At this point, the townsfolk stopped being Gongoozlers and took up arms themselves, men and women both waving all manner of weapons, and eventually the attackers gave it all up as a bad job and rode through the gates and away. So ended William’s very first day of fighting in earnest, and he had played an absolute blinder, proving himself a noble and true knight in every respect! Hurrah cry Harry and all that sort of stuff.
Or had he? Ladies and Gentlemen, or had he. Well now.
Elated with the success of the day, Tancarville and his chumps the Count of Eu and William de Mandeville threw a party – as you would, I mean silly not to, I am sure you will agree. The party had swelled to 80 knights, and
‘they ate and drank their fill of whatever they wished…and you should have seen the gifts brought by the burgers…as they honoured the Chamberlain for saving the town
So you can imagine there were buns flying to put the Drone’s Club to shame, wild stories about derring do blown up higher than Didcot Power Station, and none higher than Marshal’s name. But then we have this little exchange. Mandeville shouts out teasingly to Marshal, who was no doubt knocking it back with the best of them
‘Marshal, grant me a favour by way of friendship; it’ll be well repaid in the future’
‘Gladly’, said the Marshal ‘what’s your wish?’
‘A crupper, or at least a spare Halter’
‘God bless me I’ve never had a spare in my life’
‘What? Marshal…you must have had forty today or even sixty – I saw it with my own eyes! And you really mean to refuse me?’
Behind the laughter and bonhomie was a cutting message – Marshall might be brave and a fighter, but he was no knight yet – he’d been hideously naïve, he’d paid no attention to the business of taking hostages and getting a decent return on his triumphs. It was not a lesson he would forget.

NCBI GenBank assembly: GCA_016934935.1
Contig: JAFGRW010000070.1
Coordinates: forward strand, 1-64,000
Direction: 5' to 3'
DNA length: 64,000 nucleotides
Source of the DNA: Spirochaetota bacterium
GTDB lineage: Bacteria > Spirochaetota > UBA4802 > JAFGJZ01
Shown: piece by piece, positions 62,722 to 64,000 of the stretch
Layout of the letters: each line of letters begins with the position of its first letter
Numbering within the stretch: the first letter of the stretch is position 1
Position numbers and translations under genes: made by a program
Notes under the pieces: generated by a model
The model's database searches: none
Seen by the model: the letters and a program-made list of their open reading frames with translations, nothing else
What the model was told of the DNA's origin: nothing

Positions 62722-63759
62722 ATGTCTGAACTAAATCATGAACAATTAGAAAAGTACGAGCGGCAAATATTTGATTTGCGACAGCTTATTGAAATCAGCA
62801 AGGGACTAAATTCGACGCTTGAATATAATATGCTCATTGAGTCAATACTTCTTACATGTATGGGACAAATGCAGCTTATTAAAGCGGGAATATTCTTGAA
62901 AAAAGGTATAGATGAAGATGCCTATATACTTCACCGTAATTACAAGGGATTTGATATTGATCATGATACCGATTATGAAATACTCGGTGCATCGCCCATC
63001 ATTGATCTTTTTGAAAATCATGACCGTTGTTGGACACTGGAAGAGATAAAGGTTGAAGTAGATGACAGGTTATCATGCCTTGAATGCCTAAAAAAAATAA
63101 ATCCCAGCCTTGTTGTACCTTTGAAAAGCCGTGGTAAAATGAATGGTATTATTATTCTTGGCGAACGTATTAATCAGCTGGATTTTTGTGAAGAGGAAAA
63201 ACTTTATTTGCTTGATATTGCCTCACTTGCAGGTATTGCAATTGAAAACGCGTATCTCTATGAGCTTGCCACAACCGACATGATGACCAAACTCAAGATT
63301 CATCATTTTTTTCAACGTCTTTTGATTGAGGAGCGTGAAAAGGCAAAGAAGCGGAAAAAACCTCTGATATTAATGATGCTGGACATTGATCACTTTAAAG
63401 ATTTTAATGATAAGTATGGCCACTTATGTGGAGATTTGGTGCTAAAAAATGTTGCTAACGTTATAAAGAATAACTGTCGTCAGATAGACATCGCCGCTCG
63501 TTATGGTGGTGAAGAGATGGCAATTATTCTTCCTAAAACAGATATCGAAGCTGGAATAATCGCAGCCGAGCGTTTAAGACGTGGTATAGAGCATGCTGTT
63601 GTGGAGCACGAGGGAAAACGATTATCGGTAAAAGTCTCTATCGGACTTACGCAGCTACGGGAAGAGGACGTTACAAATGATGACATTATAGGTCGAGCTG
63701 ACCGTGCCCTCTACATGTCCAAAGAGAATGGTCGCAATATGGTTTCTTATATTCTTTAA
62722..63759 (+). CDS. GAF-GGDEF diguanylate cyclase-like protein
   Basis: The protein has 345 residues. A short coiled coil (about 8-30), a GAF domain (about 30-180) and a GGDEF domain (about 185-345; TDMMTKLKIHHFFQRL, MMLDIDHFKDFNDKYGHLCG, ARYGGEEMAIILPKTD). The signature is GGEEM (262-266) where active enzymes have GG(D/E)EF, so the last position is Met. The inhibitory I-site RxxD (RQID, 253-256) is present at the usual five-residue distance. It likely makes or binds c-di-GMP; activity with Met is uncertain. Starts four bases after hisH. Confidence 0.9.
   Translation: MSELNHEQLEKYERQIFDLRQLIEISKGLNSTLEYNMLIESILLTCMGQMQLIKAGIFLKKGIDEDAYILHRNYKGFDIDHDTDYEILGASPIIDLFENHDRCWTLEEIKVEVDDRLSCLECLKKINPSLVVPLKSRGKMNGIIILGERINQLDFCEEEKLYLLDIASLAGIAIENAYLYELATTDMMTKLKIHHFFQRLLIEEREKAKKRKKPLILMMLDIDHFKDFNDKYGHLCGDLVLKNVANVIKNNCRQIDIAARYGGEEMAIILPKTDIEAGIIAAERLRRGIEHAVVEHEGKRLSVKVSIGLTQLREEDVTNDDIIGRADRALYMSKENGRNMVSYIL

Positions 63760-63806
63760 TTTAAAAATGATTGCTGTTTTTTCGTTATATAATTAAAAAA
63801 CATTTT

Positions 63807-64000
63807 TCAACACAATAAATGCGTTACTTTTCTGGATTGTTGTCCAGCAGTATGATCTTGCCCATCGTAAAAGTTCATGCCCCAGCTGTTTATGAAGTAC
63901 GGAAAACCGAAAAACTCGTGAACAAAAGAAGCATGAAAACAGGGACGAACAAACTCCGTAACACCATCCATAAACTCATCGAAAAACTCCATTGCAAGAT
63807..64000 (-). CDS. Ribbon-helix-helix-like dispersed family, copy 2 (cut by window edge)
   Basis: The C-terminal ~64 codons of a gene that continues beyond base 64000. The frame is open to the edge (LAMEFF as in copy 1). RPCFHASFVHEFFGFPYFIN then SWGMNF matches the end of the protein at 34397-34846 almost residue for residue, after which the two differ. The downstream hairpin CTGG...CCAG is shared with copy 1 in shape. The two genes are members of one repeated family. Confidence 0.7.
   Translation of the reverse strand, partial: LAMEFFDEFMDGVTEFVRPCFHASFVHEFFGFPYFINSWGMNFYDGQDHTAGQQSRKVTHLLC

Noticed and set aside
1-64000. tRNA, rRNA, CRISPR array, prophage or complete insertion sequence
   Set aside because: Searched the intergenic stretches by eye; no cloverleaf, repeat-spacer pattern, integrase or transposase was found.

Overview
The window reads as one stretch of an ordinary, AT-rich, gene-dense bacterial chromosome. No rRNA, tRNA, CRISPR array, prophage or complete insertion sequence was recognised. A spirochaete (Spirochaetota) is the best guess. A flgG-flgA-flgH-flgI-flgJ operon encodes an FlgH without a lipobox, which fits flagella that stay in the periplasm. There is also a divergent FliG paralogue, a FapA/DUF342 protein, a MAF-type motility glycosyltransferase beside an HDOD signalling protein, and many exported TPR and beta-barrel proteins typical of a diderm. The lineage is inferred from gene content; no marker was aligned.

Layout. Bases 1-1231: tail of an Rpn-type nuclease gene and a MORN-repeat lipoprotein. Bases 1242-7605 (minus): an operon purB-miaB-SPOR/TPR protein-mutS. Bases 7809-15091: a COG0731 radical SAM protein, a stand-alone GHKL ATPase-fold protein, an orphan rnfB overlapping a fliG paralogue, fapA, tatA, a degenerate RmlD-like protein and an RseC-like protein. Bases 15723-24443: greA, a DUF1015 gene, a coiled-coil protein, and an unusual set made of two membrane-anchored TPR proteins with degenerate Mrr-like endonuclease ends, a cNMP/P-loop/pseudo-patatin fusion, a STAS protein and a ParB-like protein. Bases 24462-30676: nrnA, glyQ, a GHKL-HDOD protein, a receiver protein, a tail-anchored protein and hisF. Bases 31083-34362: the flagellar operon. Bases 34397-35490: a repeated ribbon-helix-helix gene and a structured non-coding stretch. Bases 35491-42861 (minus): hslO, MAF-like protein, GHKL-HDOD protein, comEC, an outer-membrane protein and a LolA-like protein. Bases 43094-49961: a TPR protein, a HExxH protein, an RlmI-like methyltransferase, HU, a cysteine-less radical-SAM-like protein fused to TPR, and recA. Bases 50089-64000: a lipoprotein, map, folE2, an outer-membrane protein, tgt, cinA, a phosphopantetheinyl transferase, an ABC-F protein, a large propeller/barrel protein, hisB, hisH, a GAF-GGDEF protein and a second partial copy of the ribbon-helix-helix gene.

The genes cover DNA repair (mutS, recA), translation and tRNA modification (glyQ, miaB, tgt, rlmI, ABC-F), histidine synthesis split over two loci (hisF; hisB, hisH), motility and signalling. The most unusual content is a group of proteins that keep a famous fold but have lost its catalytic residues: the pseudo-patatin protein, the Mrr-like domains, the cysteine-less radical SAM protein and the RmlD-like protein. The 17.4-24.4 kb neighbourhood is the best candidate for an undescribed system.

So when the fumes of alcohol had cleared and euphoria with it, William found himself with a hangover and a real financial problem – his horse, the most expensive item he’d ever had, was dead, and he had no way to replace it. Just to make matters worse some interfering idiot had done the unthinkable and made peace – who would do that to a young knight? So now he had no way of putting things right, and anyway he couldn’t do anything without a horse.
Normally the lord would have helped – but Tancarville was sending him P45 signals again. He would do nothing to help, and as the hoistoire says ‘showing him little regard and leaving him humiliated’ – the significance of Tancarville’s actions would not just have hurt William, but the message would have been obvious to everyone. William did what he could – he sold the special cloak he’d bought for his knighting and bought a Rouncey, and a pretty rubbish one at that.
William was on his uppers. The prospect of the life of a hearth son beckoned.